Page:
Fair market value, on the other hand, is still used in some jurisdictions. It allows valuation discounts for marketability or minority interest. In some instances, both discounts may be applicable. Applying the proper standard of value and knowing whether or not discounts are appropriate can have a significant impact on the valuation expert’s conclusions.

Fair value is generally used when:

  • The seller is not willing, and the buyer may or may not be willing.
  • The buyer is not compelled, but the seller is always under compulsion.
  • The impact of the proposed transactions are not considered, but the concept of fairness to the seller is a potential consideration.
  • Instead of an equitable price for both, the concept of fairness is considered for the seller due to the inability to keep the stock.
  • No assumption is made about equal or reasonable knowledge of both parties.
  • It applies to minority blocks.

Fair market value tends to be considered when:

  • The buyer and seller are both willing.
  • Neither are under any compulsion to buy or sell.
  • The valuation assumes a typical hypothetical buyer and seller.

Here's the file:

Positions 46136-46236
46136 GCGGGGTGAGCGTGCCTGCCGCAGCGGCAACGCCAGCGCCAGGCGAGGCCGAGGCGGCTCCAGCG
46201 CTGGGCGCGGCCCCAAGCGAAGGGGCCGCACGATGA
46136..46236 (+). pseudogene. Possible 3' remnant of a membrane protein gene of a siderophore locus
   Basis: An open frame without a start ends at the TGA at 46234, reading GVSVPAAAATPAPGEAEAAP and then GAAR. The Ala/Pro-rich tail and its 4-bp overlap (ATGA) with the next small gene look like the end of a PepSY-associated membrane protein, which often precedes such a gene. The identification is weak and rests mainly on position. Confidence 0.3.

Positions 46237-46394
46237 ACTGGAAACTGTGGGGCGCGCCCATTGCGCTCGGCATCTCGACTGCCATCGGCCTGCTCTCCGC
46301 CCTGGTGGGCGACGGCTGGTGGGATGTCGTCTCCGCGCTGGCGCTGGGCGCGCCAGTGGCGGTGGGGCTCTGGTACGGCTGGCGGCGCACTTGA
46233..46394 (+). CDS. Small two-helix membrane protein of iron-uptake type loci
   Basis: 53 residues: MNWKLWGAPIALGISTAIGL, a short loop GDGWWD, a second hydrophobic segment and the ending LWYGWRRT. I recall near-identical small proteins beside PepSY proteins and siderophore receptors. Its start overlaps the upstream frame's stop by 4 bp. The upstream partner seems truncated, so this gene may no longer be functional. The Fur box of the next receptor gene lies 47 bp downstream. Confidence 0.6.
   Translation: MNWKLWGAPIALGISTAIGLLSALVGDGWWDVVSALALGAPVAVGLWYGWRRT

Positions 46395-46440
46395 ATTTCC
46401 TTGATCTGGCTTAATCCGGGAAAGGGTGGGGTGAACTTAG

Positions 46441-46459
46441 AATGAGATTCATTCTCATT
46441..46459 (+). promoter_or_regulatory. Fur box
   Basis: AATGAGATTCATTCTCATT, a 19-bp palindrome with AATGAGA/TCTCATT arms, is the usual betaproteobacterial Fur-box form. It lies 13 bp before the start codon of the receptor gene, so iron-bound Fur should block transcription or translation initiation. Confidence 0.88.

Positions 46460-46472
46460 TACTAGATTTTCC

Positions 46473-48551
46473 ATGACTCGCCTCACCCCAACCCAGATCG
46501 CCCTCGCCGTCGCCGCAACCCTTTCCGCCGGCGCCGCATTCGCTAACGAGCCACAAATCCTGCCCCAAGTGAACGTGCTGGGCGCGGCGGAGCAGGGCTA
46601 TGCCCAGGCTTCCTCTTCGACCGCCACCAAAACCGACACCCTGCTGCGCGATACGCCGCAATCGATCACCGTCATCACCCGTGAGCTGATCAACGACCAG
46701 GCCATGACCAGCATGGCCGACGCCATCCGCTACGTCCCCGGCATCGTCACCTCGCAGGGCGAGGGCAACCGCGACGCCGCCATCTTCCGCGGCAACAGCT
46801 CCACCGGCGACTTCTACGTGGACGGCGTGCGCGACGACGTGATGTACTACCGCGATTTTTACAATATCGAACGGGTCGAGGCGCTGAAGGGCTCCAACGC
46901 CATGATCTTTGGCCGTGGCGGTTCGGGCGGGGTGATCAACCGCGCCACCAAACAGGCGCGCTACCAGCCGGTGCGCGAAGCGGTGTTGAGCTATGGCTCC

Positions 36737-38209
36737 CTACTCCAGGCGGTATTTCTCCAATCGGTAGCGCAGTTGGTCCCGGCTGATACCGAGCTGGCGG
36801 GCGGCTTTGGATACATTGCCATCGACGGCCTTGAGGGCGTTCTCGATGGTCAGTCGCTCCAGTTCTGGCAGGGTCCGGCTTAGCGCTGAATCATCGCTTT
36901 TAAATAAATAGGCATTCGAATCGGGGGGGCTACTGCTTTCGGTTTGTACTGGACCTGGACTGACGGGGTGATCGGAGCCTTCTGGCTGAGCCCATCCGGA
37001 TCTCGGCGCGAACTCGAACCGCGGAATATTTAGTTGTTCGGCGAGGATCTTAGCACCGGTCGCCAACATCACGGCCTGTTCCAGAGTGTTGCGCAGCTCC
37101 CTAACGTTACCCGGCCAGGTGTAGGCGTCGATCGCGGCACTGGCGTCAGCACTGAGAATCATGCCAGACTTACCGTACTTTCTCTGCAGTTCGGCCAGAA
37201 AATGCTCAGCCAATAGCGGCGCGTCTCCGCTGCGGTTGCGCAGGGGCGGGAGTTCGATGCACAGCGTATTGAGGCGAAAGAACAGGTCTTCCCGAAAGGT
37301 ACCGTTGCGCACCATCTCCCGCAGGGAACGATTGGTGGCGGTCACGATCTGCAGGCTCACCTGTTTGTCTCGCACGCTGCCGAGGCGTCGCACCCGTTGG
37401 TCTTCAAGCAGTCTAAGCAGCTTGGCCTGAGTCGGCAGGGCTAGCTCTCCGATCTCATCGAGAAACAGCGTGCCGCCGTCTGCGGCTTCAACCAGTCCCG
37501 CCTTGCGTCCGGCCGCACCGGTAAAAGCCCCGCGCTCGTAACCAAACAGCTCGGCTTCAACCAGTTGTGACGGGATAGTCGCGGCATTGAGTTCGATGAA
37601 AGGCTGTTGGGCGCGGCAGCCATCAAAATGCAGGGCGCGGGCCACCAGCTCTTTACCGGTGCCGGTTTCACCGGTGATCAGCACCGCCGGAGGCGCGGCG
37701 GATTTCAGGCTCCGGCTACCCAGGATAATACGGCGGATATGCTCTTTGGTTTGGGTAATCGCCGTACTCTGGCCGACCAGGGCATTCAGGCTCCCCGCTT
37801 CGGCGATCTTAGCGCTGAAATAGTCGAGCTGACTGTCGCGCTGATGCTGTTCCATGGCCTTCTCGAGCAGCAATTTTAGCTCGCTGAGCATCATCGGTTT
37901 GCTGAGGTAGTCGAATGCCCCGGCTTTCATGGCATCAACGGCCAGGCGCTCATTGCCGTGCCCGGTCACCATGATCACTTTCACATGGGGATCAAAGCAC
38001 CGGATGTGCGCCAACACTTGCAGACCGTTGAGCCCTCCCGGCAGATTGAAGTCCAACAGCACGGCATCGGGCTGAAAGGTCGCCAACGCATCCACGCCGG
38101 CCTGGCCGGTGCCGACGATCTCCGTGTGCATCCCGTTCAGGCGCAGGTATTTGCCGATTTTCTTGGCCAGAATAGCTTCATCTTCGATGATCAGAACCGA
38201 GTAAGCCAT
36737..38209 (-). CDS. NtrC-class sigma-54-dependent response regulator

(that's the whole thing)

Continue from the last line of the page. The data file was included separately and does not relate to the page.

• Price is equitable to both.
  • Assumes the buyer and seller have equal and reasonable knowledge.
  • The valuation is applicable to controlling interests or minority blocks.
  • The valuation applies to all federal tax valuations.


Depending on the jurisdictions and valuation, discounts may be appropriate and applicable. Always consult your legal advisor to determine what would best apply to your situation. Generally, all other things being equal, value discounts are the main difference between fair value and fair market value. There is a (1) discount for lack of control; (2) discount for lack of marketability. The proper application of discounts in a business valuation is generally covered by jurisdiction case law and/or statutes.

The Choice Is Yours

Business owner disputes often occur during a time of great stress. And depending on the issues involved, different value standards and discounts may or may not be applicable. This is why it is paramount to use an experienced and skilled valuation expert to safeguard your interests in a business that is being dissolved.

Written by Hubert Klein, Partner and Practice Leader in the Financial Advisory Services Group.

To learn more, contact Eric Altstadter, Partner, EisnerAmper by emailing [email protected] or calling 212.891.4058 or 516.864.8888.

This article is a republication of content originally published by EisnerAmper,, used with permission.

This article is for general information and education only. It is provided as a courtesy to the clients and friends of EisnerAmper. EisnerAmper does not warrant that it is accurate or complete. Opinions expressed and estimates or projections given are those of the authors or persons quoted as of the date of the article with no obligation to update or notify of inaccuracy or change. This article may not be reproduced, distributed or further published by any person without the written consent of EisnerAmper. Please cite source when quoting.